Only few days away from the Teachers’ Day, many TCU classes are celebrating respectively. About hundred students from the School of Medicine and the School of Post-Baccalaureate Chinese Medicine, together with instructors from the Department of Anatomy, celebrated the 2015 Teachers’ Day for silent mentors. Anatomy is a key subject for third year medical students, averaging 20 hours of class per week. The students served tea to the twelve silent mentors and performed for the eight anatomy instructors.
Pouring tea and arranging flowers, the post-baccalaureate students were occupied with the preparation of the ceremony. Student Wang Ju-Chun, a freshman, was a university chemistry teacher. Now retired, he resumed his study. He rarely attended any Teachers’ Day celebration, Ju said, since it is no longer a common practice in universities nowadays. However, to become a student, attending classes with classmates and preparing presents for silent mentors was an utterly new experience for Wang. “These silent mentors are admirable. They are willing to donate their cadavers, a major decision for them and their families.” Wang said.
The students began phoning the families of the silent mentors in preparing for the activity, inquiring the preferences of the mentors, and accommodate these preferences accordingly. For example, they changed the beverage from tea to coffee for the mentors who loved coffee. By utilizing the break at noon, the students served tea to all the silent mentors and pray for their selfless giving. Anatomy was the course that occupied most of their curriculum, said Tsai Cheng-Hsun from the School of Medicine, so he would like to demonstrate his appreciation through the Teachers’ Day celebration.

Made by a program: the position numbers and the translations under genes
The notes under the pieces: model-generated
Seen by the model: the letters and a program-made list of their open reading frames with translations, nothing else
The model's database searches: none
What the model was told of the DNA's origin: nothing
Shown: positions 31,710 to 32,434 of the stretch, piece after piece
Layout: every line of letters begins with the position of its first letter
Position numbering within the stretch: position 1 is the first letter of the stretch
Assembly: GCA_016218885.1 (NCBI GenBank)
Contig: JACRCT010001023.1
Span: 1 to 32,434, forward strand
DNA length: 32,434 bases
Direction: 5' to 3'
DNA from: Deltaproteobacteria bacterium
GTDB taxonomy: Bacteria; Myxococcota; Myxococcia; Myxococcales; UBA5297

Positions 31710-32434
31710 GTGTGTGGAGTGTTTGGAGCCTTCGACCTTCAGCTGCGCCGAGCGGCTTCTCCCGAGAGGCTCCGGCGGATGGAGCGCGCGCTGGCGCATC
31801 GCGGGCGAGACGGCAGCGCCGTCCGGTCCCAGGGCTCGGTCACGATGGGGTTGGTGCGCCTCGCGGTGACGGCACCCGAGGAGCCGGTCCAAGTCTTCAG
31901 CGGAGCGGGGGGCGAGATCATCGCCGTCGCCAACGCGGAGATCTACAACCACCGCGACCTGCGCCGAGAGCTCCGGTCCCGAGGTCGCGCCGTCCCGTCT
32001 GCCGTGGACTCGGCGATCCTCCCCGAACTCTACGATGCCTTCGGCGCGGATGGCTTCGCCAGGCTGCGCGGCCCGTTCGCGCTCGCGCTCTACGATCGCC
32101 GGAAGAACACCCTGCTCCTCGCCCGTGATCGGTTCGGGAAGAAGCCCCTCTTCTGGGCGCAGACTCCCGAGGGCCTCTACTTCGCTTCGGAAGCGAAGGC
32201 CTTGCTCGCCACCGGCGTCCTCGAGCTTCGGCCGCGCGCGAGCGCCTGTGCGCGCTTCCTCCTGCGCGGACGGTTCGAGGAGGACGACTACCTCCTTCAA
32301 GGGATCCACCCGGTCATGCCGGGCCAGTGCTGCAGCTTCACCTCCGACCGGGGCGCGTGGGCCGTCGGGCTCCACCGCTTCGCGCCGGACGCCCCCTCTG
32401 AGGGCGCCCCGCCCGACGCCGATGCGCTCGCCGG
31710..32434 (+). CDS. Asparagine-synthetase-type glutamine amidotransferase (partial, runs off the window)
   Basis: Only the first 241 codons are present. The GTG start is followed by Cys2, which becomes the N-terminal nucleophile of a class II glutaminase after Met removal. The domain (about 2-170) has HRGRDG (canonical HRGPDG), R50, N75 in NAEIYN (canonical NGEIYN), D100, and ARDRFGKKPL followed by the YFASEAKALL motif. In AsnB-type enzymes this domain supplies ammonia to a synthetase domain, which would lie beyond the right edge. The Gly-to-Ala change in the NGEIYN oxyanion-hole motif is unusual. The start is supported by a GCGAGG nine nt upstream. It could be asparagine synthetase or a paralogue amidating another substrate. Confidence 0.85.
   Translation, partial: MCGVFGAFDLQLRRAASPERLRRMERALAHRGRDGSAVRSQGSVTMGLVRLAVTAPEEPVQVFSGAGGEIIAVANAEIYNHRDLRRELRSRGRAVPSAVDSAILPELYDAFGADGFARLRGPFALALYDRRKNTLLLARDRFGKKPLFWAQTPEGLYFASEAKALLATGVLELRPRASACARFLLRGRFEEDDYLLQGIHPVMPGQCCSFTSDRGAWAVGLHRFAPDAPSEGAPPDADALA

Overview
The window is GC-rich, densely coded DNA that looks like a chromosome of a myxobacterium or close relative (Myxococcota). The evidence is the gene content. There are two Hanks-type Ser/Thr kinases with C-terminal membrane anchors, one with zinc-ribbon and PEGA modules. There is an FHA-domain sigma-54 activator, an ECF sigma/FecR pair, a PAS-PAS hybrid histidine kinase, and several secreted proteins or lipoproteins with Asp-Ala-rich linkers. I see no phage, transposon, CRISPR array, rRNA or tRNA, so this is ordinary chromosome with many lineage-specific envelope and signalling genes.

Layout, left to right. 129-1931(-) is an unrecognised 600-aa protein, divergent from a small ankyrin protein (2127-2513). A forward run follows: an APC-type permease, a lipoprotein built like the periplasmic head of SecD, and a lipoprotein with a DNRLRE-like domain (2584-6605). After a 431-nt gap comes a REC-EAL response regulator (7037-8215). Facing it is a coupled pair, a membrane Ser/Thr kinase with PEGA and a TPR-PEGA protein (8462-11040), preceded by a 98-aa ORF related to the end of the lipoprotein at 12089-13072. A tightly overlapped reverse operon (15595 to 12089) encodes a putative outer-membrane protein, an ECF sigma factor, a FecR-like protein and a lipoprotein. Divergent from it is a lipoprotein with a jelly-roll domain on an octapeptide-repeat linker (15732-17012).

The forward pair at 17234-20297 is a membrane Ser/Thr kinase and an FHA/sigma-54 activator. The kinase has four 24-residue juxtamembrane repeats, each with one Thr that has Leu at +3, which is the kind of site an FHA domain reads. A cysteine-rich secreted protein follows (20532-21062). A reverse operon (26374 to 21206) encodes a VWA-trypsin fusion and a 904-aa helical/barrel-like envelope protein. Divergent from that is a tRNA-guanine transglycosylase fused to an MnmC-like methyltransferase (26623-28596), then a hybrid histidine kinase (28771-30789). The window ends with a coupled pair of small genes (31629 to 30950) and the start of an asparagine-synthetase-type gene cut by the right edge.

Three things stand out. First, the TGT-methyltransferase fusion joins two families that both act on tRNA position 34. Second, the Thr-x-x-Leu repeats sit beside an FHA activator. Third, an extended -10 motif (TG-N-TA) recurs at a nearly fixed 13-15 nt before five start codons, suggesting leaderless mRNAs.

There are twelve silent mentors for the 2015 academic year: Cheng Ta-Chuan, Lin Hui-Ju, Kou Kuang, Wang Shu-Chen, Tseng Tian-Lu, Tsao Wen-Hui, Li Yu, Yang Yu-Ying, Fan Yang-Wang, Kuo-Li-Feng, Chen Shan-Chi, and Huang Hsiu-Chu. Each of them carried an inspiring life story.
The students had arranged, in addition to serving tea, splendid performances as an appreciation to the dedication of the anatomy instructors. These performances included the classic “Canon” and the pop music “I am your flower”
Text/Photo: Lee Chia-Yi
Translated by: Fang Kai-Ping